At least two conservative groups in California urged parents to keep their kids home from school Wednesday, Harvey Milk Day, an annual and official statewide observance that honors the first openly gay man elected to public office in California.
SaveCalifornia.com urged an all-out boycott of school Wednesday, saying state laws “call upon all K-12 government schools to teach children as young as 5 years old to honor homosexual activist and sexual predator Harvey Milk.”
Advocates for Faith & Freedom, a conservative public interest law firm in Southern California, asked parents to consider keeping their kids home, or at a minimum calling the school to find out how the day would be celebrated inside the classroom.
Bob Tyler, lead attorney at the firm, said educators who mark the May 22 occasion – which was signed into law in 2009 by Gov. Arnold Schwarzenegger – often gloss over the fact that Milk, a homosexual rights activist, had a sexual relationship with a teen younger than 18. What’s more, educators often glamorize his public assassination, but he was killed over a political disagreement, not because of his homosexuality, Tyler said.
“They give history lessons on why he was such a wonderful human being, when in fact (someone who has) gay sex with minors is not the type of person” to be celebrated, Tyler said in an interview with The College Fix.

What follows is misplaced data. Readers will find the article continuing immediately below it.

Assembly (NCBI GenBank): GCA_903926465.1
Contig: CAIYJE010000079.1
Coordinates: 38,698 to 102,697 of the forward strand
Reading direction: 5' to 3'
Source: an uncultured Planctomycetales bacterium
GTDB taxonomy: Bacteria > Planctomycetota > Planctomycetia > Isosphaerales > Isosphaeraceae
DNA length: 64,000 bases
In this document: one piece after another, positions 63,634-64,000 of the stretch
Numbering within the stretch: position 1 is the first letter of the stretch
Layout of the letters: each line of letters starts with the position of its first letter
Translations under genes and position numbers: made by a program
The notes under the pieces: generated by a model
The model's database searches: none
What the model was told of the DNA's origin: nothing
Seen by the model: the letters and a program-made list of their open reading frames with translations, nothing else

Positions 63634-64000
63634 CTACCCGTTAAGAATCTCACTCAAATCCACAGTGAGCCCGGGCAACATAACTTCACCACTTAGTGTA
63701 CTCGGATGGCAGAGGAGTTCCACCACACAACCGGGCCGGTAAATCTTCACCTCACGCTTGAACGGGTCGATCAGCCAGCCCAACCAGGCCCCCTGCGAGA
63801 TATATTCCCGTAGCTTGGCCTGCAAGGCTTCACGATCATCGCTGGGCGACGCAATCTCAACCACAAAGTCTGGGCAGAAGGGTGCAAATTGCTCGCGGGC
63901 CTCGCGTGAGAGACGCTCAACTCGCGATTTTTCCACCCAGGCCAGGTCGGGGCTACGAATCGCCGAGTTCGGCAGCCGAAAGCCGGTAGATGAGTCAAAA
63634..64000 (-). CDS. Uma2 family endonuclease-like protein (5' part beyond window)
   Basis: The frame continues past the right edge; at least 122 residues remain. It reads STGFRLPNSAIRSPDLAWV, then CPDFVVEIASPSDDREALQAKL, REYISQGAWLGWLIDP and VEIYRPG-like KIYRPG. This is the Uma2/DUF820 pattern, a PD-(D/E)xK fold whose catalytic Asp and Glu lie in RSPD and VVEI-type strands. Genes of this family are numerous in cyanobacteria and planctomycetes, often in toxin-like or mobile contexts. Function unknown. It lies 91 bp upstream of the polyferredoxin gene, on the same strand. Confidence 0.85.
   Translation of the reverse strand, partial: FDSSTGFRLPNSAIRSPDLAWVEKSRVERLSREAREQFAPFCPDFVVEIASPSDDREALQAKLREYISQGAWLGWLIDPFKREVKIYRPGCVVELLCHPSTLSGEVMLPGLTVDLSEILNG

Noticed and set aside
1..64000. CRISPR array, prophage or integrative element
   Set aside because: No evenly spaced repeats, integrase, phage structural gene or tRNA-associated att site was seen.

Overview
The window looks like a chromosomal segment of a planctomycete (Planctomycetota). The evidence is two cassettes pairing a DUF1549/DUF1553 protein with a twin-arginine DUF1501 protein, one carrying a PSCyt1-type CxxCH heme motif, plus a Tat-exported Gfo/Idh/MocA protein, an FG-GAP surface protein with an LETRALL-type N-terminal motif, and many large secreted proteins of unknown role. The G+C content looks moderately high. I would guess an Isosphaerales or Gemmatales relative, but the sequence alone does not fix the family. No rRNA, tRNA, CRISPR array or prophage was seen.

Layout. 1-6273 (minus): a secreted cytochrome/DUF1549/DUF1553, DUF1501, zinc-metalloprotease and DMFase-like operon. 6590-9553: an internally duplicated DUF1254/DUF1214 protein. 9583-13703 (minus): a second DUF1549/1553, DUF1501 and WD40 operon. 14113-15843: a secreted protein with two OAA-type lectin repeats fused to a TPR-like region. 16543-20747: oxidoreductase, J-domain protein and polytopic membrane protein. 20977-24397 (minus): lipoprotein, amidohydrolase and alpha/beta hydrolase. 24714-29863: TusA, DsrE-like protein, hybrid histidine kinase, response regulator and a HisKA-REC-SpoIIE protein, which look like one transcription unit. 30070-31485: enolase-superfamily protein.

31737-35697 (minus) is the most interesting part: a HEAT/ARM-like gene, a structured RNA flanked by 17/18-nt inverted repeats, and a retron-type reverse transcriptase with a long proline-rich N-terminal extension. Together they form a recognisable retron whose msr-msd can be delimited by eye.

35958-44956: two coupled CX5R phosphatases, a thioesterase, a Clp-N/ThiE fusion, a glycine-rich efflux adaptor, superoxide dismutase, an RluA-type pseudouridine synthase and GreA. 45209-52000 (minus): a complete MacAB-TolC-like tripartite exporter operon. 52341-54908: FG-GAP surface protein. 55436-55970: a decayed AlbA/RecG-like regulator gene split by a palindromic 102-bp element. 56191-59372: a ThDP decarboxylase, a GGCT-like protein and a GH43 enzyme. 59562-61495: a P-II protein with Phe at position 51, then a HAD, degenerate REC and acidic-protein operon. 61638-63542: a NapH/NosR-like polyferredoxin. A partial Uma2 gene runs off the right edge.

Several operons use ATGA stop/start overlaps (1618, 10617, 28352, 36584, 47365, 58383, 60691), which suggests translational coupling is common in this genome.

The bill signed into law to mark Harvey Milk stated in part that “…perhaps more than any other modern figure, Harvey Milk’s life and political career embody the rise of the lesbian, gay, bisexual, and transgender (LGBT) civil rights movement in California, across the nation, and throughout the world.”
Ways schools honor the occasion include classroom discussions, assemblies and assignments. Some teachers bring it up, others don’t.
In alerting parents to the celebration, Advocates for Faith & Freedom stated that “the bill does not require that the school notify or seek permission from parents – so it is up to you to find out if your child’s school will be celebrating this day, and whether you want your child exposed to possible activities.”
“Parents need to stay informed so they can hold public schools accountable,” Tyler said.
It’s unclear whether the boycott had any effect.
Pam Slater, a spokeswoman for the California Department of Education, told The College Fix that the agency does not track daily attendance at local schools, so officials would not know if there was any kind of fluctuation in attendance Wednesday.
As to the conservative groups’ efforts, Slater said that “school is a place where a child goes to learn about the world around them and the people who have helped to shape it. We hope that all parents send their kids to school to learn every day.”
Jennifer Kabbany is associate editor of The College Fix.